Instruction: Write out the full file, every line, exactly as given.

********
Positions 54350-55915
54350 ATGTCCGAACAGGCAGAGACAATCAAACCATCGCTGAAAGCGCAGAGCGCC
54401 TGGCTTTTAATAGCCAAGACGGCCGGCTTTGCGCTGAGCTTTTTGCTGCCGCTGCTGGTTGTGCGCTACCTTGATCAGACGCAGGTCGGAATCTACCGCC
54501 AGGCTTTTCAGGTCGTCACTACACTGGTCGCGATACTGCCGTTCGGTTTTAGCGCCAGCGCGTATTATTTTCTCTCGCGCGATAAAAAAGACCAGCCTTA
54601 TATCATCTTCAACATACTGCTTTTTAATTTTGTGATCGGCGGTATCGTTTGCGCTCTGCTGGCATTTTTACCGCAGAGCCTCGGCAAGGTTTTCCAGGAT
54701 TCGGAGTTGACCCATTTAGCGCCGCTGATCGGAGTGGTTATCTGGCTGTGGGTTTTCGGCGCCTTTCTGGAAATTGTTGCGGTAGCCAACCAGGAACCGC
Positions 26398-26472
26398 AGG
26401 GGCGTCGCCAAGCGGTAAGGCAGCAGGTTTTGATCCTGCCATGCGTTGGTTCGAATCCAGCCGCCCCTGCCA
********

Positions 54350-55915
54350 ATGTCCGAACAGGCAGAGACAATCAAACCATCGCTGAAAGCGCAGAGCGCC
54401 TGGCTTTTAATAGCCAAGACGGCCGGCTTTGCGCTGAGCTTTTTGCTGCCGCTGCTGGTTGTGCGCTACCTTGATCAGACGCAGGTCGGAATCTACCGCC
54501 AGGCTTTTCAGGTCGTCACTACACTGGTCGCGATACTGCCGTTCGGTTTTAGCGCCAGCGCGTATTATTTTCTCTCGCGCGATAAAAAAGACCAGCCTTA
54601 TATCATCTTCAACATACTGCTTTTTAATTTTGTGATCGGCGGTATCGTTTGCGCTCTGCTGGCATTTTTACCGCAGAGCCTCGGCAAGGTTTTCCAGGAT
54701 TCGGAGTTGACCCATTTAGCGCCGCTGATCGGAGTGGTTATCTGGCTGTGGGTTTTCGGCGCCTTTCTGGAAATTGTTGCGGTAGCCAACCAGGAACCGC
Positions 26398-26472
26398 AGG
26401 GGCGTCGCCAAGCGGTAAGGCAGCAGGTTTTGATCCTGCCATGCGTTGGTTCGAATCCAGCCGCCCCTGCCA